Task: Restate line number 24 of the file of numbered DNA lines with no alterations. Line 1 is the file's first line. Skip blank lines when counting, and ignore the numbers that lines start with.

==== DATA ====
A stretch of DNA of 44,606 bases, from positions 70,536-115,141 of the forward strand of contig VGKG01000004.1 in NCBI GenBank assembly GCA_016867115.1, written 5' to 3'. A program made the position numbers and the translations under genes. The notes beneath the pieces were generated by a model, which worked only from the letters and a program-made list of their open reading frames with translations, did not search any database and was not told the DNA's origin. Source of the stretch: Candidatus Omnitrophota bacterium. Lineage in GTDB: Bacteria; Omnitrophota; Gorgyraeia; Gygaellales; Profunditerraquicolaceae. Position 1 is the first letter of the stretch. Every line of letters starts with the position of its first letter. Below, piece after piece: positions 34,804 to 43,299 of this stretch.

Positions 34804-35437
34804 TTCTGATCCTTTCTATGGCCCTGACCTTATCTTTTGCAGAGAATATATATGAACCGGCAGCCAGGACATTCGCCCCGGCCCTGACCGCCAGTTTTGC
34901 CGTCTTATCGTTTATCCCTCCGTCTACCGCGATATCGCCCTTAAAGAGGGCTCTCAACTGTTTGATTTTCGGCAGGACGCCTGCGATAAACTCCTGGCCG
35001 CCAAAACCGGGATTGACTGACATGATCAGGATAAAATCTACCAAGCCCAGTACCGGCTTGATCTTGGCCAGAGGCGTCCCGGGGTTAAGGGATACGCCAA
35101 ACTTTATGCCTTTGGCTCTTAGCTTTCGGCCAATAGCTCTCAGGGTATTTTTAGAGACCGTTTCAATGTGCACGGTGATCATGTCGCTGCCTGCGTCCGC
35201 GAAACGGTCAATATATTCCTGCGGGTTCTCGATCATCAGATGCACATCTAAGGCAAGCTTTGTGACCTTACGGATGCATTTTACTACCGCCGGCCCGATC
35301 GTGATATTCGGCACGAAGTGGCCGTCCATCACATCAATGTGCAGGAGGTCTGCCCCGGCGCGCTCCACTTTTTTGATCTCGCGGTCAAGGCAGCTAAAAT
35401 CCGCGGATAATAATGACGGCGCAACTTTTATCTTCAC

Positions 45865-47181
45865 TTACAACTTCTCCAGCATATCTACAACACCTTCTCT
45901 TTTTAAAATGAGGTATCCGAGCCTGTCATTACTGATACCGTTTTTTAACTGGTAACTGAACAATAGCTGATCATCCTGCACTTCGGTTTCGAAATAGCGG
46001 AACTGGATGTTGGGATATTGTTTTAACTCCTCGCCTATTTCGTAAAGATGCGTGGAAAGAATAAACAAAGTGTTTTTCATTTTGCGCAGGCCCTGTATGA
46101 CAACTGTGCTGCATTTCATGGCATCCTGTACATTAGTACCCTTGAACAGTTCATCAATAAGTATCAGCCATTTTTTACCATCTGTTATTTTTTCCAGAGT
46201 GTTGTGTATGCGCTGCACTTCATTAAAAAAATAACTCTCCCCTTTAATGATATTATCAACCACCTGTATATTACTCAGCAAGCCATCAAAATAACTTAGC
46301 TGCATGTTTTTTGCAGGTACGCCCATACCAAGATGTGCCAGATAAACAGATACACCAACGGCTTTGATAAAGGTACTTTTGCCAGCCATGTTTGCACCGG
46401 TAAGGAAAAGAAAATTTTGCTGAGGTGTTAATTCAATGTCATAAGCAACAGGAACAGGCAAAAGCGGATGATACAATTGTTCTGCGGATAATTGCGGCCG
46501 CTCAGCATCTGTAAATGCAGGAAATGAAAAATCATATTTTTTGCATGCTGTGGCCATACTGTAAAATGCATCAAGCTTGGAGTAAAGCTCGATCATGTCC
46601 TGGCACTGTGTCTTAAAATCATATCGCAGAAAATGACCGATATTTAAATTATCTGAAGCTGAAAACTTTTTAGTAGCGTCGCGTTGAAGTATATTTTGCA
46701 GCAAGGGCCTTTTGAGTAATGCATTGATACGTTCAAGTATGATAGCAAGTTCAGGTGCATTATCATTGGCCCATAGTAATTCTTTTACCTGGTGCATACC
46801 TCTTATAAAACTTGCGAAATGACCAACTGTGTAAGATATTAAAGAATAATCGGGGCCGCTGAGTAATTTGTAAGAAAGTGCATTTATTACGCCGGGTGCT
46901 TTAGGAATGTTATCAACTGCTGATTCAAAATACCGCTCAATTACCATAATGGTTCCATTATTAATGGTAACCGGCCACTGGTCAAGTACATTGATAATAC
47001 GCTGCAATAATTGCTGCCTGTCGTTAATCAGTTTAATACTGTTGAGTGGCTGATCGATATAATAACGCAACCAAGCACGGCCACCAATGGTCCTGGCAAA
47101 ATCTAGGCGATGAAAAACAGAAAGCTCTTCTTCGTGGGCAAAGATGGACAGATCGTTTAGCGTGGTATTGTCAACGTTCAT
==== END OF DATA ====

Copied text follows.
47101 ATCTAGGCGATGAAAAACAGAAAGCTCTTCTTCGTGGGCAAAGATGGACAGATCGTTTAGCGTGGTATTGTCAACGTTCAT